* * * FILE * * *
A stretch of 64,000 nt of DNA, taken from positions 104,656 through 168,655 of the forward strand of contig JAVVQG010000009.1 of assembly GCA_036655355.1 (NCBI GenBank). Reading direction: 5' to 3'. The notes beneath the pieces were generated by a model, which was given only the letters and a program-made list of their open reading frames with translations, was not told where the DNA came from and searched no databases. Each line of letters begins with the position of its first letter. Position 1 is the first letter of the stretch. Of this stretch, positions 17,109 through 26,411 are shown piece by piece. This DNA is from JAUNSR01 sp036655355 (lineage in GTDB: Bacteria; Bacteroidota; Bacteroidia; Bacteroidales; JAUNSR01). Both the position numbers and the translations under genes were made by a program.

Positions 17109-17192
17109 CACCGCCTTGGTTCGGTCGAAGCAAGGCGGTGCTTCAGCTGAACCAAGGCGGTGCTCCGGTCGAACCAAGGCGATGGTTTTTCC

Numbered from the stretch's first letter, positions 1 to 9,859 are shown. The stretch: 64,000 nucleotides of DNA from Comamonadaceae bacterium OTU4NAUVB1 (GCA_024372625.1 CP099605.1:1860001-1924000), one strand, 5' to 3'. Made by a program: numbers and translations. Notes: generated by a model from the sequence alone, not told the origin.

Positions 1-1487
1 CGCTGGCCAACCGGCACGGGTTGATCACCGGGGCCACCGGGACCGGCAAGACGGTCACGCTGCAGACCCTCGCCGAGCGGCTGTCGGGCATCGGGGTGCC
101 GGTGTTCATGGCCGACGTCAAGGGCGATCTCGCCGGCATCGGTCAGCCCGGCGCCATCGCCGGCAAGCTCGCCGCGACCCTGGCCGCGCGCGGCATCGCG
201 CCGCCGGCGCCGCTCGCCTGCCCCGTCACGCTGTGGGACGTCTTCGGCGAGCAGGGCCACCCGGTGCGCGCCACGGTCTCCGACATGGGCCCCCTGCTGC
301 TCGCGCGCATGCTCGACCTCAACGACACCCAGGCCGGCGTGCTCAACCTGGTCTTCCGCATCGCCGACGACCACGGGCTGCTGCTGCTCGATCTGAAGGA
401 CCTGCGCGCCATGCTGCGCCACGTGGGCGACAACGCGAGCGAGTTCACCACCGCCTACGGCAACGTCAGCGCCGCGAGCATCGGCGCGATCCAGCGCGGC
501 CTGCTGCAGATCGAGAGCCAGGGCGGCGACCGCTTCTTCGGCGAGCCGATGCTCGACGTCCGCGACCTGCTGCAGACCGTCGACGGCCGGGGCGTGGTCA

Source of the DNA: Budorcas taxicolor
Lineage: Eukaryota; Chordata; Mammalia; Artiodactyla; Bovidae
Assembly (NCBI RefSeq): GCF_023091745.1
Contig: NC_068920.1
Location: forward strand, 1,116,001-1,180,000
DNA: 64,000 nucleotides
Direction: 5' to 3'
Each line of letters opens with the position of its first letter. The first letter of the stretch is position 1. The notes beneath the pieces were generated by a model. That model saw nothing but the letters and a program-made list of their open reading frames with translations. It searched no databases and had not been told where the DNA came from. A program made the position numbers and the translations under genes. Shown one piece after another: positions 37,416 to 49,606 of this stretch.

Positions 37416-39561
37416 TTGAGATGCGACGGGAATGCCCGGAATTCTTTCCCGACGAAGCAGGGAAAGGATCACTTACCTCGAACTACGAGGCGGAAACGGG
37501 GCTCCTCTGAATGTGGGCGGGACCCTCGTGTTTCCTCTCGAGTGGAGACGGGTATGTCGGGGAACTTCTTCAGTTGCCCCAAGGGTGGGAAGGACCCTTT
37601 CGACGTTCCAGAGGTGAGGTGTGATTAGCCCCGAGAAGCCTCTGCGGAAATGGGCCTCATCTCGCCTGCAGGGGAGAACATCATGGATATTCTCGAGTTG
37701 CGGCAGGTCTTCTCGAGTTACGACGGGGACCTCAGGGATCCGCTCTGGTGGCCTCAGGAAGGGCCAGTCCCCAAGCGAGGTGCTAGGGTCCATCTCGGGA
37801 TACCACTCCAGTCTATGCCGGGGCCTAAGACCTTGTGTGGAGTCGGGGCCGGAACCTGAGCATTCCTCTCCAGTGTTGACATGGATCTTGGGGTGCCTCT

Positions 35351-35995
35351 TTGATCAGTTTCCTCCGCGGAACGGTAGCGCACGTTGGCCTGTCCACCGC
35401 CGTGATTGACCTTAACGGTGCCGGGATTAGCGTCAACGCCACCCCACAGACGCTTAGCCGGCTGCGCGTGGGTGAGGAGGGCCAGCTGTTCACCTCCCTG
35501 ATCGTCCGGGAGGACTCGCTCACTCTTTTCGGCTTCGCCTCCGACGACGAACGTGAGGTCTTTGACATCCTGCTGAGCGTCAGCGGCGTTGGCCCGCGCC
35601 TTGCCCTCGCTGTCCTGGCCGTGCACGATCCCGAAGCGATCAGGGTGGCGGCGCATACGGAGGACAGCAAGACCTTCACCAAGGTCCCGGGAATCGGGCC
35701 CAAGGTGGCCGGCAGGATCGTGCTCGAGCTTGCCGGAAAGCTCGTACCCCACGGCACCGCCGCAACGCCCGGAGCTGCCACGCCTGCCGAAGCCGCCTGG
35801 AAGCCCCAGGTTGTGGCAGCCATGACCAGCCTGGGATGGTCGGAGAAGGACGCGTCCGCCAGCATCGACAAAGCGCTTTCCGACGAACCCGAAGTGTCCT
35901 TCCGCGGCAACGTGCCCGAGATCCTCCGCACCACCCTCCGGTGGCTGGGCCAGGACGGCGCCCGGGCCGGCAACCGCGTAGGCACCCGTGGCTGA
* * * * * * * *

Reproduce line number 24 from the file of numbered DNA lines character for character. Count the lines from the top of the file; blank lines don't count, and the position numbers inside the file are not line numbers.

37701 CGGCAGGTCTTCTCGAGTTACGACGGGGACCTCAGGGATCCGCTCTGGTGGCCTCAGGAAGGGCCAGTCCCCAAGCGAGGTGCTAGGGTCCATCTCGGGA